We decided to use simulation studies and plenty of interactive apps for teaching Econometrics and to replace the bulk of proofs used traditionally (e.g. the Law of Large Numbers, or biasedness of certain estimators etc). This choice implied that we had to spend less time trying to explain proofs, but had more time to cover the importantl subjects. What is more, we designed a second part to the course for the more motivated students, to satisfy their interest for more in-depth material.

1. Introduction to Econometrics with R

The introduction course is taught to second year students. We collect all relevant material on the code repository where we develop the code for the slides. Notice the set of contributors on the repository as well, each of which I would like to thank at this point - I was very lucky with this set of Teaching Assistants!


  1. Slides: I came to like HTML-based slides better than the usual PDF-based ones, mainly because they are easy to distribute (they are just another website), and because I find them much easier to write than with LaTeX. Also, one can include such exotic content as a video (or an emoji! 🀯), which is very helpful sometimes. πŸ˜‰
  2. Online Book: built with the excellent R bookdown package.
  3. R shiny apps: This R package contains the interactive shiny apps which we use to explain core concepts. The apps illustrate simple statistical concepts, like correlation, to more advanced ones like multicollinearity in a multiple regression setting, all with an interactive element where students can change the main parameters of interest. The apps can be run on each student’s own computer, or they can be deployed online via shinyapps.
  4. Bi-weekly quizzes deployed to the Moodle platform via the excellent R-exams package.

As one can see from browsing the slides, we try to intersperse each session with several tasks after abour 15-20 minutes of time. Those tasks are not evaluated and serve only to make sure that students understand the current concept. We found those tasks to be very important to immediately react if a student seems to fall behind on a certain topic. For an example of traditional vs simulation based content, we use no asymptotic theory results to talk about uncertainty in regression estimates, but instead rely on the bootstrap sampling distribution, which we can illustrate effectively in class by having students sample with replacement. This part of our course is based on moderndive, which we highly recommend for this purpose.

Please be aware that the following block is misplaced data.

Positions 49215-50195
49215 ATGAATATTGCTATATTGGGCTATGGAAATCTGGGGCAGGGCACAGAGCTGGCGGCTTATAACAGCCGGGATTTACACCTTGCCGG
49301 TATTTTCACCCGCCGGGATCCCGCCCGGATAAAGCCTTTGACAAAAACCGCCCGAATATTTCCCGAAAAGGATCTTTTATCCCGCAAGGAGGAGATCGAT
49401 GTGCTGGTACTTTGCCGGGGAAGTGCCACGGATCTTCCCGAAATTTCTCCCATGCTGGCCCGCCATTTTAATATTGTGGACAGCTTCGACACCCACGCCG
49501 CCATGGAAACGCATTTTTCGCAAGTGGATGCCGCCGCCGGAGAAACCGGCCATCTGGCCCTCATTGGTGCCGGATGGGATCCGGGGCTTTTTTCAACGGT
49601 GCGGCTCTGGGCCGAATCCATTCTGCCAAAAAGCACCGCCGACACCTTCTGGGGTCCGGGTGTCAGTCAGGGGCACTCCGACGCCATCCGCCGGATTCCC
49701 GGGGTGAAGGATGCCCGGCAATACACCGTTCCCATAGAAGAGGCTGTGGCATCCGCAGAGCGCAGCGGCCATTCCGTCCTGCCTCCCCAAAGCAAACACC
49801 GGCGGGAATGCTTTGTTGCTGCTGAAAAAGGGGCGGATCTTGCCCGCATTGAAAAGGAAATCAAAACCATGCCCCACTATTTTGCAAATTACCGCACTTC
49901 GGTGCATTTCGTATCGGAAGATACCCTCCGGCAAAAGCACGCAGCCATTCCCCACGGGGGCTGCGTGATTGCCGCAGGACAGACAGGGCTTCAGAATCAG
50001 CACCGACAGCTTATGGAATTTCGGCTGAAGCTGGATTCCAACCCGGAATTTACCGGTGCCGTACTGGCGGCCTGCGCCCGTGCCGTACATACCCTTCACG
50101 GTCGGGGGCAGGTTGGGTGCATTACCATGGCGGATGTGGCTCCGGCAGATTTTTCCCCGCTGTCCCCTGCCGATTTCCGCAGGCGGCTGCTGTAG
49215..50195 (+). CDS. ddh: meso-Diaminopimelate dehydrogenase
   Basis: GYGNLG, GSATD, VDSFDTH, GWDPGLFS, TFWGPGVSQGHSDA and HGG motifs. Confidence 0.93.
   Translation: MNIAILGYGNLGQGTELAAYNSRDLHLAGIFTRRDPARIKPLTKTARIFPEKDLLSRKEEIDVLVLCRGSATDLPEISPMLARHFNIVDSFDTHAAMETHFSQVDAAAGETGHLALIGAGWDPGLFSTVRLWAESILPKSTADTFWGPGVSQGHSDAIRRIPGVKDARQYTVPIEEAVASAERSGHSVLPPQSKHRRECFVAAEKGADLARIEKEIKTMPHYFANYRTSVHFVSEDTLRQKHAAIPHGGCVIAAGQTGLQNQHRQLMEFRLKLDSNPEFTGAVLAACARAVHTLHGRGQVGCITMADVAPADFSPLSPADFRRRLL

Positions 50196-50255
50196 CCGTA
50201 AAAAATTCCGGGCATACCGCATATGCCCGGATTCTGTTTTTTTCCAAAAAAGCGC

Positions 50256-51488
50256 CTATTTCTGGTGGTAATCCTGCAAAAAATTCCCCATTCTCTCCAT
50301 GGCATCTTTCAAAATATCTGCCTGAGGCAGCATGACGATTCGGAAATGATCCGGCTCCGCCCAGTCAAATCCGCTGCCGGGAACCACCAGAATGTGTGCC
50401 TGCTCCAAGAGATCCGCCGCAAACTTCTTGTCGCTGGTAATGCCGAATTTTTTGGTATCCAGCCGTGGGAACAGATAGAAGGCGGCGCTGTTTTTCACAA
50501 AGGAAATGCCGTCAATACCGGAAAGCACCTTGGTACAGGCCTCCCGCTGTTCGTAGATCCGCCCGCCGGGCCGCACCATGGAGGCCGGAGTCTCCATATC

Professor Oswald went above and beyond to research and utilise different resources to make the class as engaging as possible (eg virtual economics department and use of a light board). The use of slack was great also.

Really interest and potentially very useful content learning how to code. Regular quizzes ensured we kept on top of the content and unlimited time for quizzes meant you could take your time and get to grips with the concepts which I loved. Using examples to highlight concepts also made it much more interesting, and the online Sciences Po classroom was one of the coolest things ever. Really enjoyed the modes of assessment it was so interesting getting to do our own topics and experiment with the code and having the midterm as a blueprint was extremely helpful as a starting point to build upon for the final project.

The course material was clear and fundamental for the course’s comprehension. Mr OSWALD was always helpful and available to clear up any miscomprehension. The course was not easy to grasp sometimes but the quizzes ans tasks were helpful.